The words of sympathy from our nation's leaders in response to the horrific events in Colorado last night are welcome—and we all share the sentiments. But I disagree with one word that both president Obama and former Gov. Romney used to describe the tragedy—the word shocking. The one thing this horror is not is shocking. After the litany of mass shootings we have had over the past years, we should by now be braced for this tragedy, not shocked by it.
No one should be shocked, just as we should not have been shocked by the killing of seven at Oikos University in April; or the school shooting in Chadron, Ohio, in February; or the Arizona shooting of Rep. Gabrielle Giffords and 18 others—killing six—in 2011; or the Virginia Tech massacre in 2007; or the Columbine shooting more than 13 years ago. It depends on which study you choose, but there are about 10,000 gun murders in the United States every year. According to USA Today, there are on average 20 mass shootings per year. And according to the Brady Campaign to Prevent Gun Violence, every day in America, guns claim 84 lives and wound nearly 200.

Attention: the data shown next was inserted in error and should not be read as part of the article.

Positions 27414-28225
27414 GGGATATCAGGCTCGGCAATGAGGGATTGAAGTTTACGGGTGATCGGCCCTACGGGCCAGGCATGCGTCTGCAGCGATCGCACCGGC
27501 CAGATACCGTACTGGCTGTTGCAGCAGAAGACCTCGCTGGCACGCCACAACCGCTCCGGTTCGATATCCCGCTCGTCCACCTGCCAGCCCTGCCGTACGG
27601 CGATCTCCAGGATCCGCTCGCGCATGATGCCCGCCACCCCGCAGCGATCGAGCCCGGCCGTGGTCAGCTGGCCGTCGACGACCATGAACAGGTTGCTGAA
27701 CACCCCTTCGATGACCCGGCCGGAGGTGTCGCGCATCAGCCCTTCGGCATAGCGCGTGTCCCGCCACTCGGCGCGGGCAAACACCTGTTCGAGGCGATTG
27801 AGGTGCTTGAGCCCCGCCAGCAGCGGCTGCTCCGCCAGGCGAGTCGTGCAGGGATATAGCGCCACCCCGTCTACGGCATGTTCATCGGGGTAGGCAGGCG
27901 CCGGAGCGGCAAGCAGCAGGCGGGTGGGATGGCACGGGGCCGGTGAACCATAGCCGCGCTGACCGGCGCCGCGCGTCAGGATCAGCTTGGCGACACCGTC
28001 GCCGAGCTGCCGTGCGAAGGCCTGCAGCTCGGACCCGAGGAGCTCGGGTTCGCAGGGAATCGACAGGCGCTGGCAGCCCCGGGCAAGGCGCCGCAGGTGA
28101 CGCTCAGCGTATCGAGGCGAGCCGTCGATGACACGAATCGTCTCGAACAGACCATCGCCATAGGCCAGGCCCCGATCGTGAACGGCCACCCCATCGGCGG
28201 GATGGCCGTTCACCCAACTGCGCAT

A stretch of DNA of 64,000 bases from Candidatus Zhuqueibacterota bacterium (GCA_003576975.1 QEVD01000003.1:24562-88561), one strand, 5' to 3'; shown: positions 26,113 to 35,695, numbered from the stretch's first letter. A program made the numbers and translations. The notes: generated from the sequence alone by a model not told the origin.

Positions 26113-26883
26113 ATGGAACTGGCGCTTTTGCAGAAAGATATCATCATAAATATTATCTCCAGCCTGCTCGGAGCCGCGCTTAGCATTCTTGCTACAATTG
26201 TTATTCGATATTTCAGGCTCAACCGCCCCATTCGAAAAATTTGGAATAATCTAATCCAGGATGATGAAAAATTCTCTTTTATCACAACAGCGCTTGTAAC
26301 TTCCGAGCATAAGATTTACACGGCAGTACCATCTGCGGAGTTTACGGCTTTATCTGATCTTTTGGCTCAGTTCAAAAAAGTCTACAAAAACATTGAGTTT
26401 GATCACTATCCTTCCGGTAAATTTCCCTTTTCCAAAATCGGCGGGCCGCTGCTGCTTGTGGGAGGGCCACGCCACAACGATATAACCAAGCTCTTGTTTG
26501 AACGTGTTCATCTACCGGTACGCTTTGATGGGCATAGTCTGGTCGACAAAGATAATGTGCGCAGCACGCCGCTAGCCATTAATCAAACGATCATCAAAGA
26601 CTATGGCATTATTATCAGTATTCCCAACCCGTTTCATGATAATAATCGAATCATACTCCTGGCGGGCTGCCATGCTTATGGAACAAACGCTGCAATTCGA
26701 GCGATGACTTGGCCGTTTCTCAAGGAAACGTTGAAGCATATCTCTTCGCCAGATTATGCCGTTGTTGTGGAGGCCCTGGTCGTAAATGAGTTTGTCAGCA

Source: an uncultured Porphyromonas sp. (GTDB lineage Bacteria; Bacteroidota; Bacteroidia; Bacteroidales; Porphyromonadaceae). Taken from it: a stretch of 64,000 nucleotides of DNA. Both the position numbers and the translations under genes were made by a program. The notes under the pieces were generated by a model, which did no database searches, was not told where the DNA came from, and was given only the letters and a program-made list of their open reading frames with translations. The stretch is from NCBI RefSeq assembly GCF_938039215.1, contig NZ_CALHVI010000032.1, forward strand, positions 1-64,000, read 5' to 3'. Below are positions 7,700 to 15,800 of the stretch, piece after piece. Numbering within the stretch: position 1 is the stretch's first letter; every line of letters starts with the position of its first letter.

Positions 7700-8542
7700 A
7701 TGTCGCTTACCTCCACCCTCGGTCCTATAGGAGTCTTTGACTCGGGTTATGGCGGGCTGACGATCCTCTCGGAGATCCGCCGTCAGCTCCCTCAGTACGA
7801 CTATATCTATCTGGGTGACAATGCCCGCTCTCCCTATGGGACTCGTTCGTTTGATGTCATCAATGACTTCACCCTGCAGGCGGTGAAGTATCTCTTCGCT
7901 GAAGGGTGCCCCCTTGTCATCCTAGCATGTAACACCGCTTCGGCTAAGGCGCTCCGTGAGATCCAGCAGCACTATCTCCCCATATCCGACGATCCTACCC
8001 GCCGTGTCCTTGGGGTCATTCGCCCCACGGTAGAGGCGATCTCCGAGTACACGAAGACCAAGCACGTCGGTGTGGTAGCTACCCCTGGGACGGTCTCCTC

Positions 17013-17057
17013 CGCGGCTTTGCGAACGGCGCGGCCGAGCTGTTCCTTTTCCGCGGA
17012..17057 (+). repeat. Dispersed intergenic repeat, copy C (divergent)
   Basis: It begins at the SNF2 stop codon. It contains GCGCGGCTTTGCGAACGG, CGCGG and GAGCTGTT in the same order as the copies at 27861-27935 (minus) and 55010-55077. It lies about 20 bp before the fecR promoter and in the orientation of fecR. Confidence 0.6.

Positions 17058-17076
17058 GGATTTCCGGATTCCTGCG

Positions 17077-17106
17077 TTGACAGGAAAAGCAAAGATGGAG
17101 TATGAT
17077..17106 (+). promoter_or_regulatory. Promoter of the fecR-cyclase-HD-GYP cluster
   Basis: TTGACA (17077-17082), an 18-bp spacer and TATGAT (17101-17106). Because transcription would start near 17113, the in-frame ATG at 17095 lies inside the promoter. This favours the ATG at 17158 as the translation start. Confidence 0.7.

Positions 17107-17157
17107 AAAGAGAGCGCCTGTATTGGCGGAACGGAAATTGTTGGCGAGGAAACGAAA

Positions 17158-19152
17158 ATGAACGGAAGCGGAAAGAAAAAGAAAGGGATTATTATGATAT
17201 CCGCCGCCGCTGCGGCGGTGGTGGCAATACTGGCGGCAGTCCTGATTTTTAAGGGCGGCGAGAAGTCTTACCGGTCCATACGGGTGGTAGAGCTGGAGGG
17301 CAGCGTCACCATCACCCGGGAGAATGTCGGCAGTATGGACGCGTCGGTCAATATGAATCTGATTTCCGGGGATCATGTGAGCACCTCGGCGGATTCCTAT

Yet somehow, gun control in this country has become the third rail of politics. Perhaps that is partly due to the fact that the public seems to care less and less. According to Gallup, in 1990 almost 80 percent of Americans said that laws covering the sales of firearms should be made more strict. By 2010, that number was only 44 percent. In fact, starting in 2009, the majority of respondents said gun laws should either remain the same or be made less strict.
And I am tired of hearing that the Second Amendment as a bar to useful measures—it isn't. There is no constitutional right to buy submachine guns or silencers or uniquely hazardous bullets without background checks—or at all.
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